To map the physical protein complexes onto a proteinprotein interaction graph that represents the topology of the protein network (PN), we have to extract the interaction information from the complex data. In contrast to the yeasttwo hybrid data, where the elementary experimental finding is a pair that directly translates into a link in the interaction graph, the protein complex data allow various definitions of “interaction” to build a PN (see “Experimental Procedures”). However, the context of a given complex might enable inherently weak, direct physical interactions to take place, which would not be found in isolation or in other complexes, e.g. due to the presence of a scaffolding protein in that complex. For instance, while bait A might not be able to pull out protein B, bait C might pull out a complex that includes A and B that may or may not have direct physical contact. To embrace these scenarios of indirect and scaffoldproteinmediated interactions, we use here a “large PN” definition that counts “functional interactions” between all proteins participating in a complex (Fig. 1C), as it also was suggested (1). Our “medium PN” corresponds to the “spoke” model, while the “large PN” corresponds to the “matrix” model in a previous study (10). We used the latter, most encompassing PN definition for further analysis, because we are interested in the observed complexes as entities rather than in the interactions (Table I, Figs. 2 and 3). However, similar results with respect to the major network topology characteristics were obtained with the “small” and “medium PN” definition (Table II).
The number of protein interactions I is an order of magnitude higher than that of networks determined by the combined twohybrid experiments (5) (I = 19,995 and 34,112 versus 2,240 interactions), although the number of proteins involved is smaller (1,365 and 1,544 versus 1,870 proteins) (cf. Tables I and II). Interestingly, we find that the distribution of connectivity k (number of interaction partners per protein) in the PN follows an exponential decay, i.e. the PN is not scalefree as reported for pairwise interaction data (Fig. 2). We obtain as the characteristic numbers of interactions per protein, k* = 30 for TAP and k* = 47 for HMSPCI, thus the average characteristic connectivity of PN is 38. The larger number of interaction partners for the HMSPCI data set is consistent with the finding that the HMSPCI data set contains larger complexes as discussed above. Thus, the number of simultaneous (direct or indirect) physical interaction partners as defined by the coexistence in a protein complex (under a given culture condition) behaves differently from the number of interaction partners defined by isolated, pairwise characterization, which appears to exhibit a powerlaw distribution (5).
To measure the extent of modular organization in the large PN graph, we calculated the clustering coefficient cc which quantifies for a given network the extent of formation of subnetworks (clusters) that are highly interconnected inter se. Column 2 of Table I shows that cc of PN is much higher than the clustering coefficient in corresponding random networks with the same connectance C = 2I/(n(n −1)), because cc_{random}∑C_{random} = C_{PN}. This quantifies the high modular organization of the cellular protein interaction network.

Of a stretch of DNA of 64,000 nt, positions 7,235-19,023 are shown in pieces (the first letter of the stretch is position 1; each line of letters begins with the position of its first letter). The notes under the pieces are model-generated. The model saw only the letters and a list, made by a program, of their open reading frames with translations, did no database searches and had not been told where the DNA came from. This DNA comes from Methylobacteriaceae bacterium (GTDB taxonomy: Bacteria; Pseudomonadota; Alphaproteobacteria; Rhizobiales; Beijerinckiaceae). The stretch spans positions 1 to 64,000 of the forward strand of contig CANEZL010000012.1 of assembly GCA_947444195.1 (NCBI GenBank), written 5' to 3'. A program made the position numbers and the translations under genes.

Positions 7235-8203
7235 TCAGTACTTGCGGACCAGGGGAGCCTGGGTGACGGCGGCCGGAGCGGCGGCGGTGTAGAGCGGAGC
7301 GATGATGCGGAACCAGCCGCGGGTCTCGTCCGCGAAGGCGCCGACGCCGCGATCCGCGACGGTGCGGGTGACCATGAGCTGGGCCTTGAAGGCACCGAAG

The “Null Model”—
Because in the large PN definition all proteins in a complex are considered to interact with each other, the complex as a physical module will necessarily give rise to a maximally connected cluster (or clique) in the network graph. We thus asked whether the partitioning of the proteome into complexes of the observed size distribution alone explains the high clustering. To answer this question, we simulated the simplest model, called the “null model.” We generated 455 and 487 complexes with the exponential size distribution corresponding to the observed complex size distribution in the TAP and HMSPCI data, respectively. “Proteins” were randomly drawn (without removing them) from a pool with ng proteins (ng is chosen to obtain the same number of “proteins” as in the experimental PN: ng_{TAP} = 1,450, ng_{HMSPCI} = 1,700; a given protein can be assigned to more than one complex, but no two same proteins can occur in one complex). Then an interaction graph is extracted as defined above according to the “large PN” scheme, and the topology is analyzed. For TAP, this “null model” yields an exponential distribution for connectivity k that is similar to the observed one (Fig. 2), although the total number of interactions I in the simulation is higher than in the TAP data (Table I). In contrast, for HMSPCI the null model yields a distribution of k that is clearly steeper than in the observed data, and, consistently, the number of interactions I in the data are higher than predicted by the model (Table I). This is in line with the notion that the HMSPCI data contain more larger complexes than a pure exponential size distribution (as assumed for the “null” models), as e.g. shown by the TAP data, would allow.
Interestingly, in both cases the simulated cc was significantly smaller than that in the corresponding experimental PN (cc_{null} = 0.49 versus cc_{exp} = 0.73 for TAP and cc_{null} = 0.54 versus cc_{exp} = 0.70 for HMSPCI). Thus, the PN are strongly clustered, to an extent that cannot be accounted for by the physical arrangement of proteins into complexes that represent cliques in the interaction graph. In other words, the high cc value of the PN must be due to “higherlevel” interactions between the physical complexes.
The Protein Complex Interaction Network—